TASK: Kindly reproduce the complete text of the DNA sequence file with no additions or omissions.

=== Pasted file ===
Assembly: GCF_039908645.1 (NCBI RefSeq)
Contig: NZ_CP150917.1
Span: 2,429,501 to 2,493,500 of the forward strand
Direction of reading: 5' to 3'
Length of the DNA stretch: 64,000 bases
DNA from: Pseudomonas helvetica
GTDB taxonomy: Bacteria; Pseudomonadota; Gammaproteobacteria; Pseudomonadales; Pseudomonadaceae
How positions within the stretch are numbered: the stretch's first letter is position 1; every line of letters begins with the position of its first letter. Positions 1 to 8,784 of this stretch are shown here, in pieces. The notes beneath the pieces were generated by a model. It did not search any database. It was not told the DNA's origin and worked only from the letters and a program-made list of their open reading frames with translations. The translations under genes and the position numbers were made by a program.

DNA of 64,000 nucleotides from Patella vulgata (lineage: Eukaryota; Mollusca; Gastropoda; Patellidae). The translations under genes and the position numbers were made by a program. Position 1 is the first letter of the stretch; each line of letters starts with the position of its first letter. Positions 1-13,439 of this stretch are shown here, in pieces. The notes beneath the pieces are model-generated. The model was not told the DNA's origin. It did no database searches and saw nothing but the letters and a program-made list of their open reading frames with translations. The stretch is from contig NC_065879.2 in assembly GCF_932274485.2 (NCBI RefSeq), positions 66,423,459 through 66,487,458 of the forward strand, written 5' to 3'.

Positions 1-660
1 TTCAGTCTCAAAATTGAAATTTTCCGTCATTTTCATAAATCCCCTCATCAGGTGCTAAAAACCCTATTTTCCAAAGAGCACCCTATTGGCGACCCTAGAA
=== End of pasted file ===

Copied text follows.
Assembly: GCF_039908645.1 (NCBI RefSeq)
Contig: NZ_CP150917.1
Span: 2,429,501 to 2,493,500 of the forward strand
Direction of reading: 5' to 3'
Length of the DNA stretch: 64,000 bases
DNA from: Pseudomonas helvetica
GTDB taxonomy: Bacteria; Pseudomonadota; Gammaproteobacteria; Pseudomonadales; Pseudomonadaceae
How positions within the stretch are numbered: the stretch's first letter is position 1; every line of letters begins with the position of its first letter. Positions 1 to 8,784 of this stretch are shown here, in pieces. The notes beneath the pieces were generated by a model. It did not search any database. It was not told the DNA's origin and worked only from the letters and a program-made list of their open reading frames with translations. The translations under genes and the position numbers were made by a program.

DNA of 64,000 nucleotides from Patella vulgata (lineage: Eukaryota; Mollusca; Gastropoda; Patellidae). The translations under genes and the position numbers were made by a program. Position 1 is the first letter of the stretch; each line of letters starts with the position of its first letter. Positions 1-13,439 of this stretch are shown here, in pieces. The notes beneath the pieces are model-generated. The model was not told the DNA's origin. It did no database searches and saw nothing but the letters and a program-made list of their open reading frames with translations. The stretch is from contig NC_065879.2 in assembly GCF_932274485.2 (NCBI RefSeq), positions 66,423,459 through 66,487,458 of the forward strand, written 5' to 3'.

Positions 1-660
1 TTCAGTCTCAAAATTGAAATTTTCCGTCATTTTCATAAATCCCCTCATCAGGTGCTAAAAACCCTATTTTCCAAAGAGCACCCTATTGGCGACCCTAGAA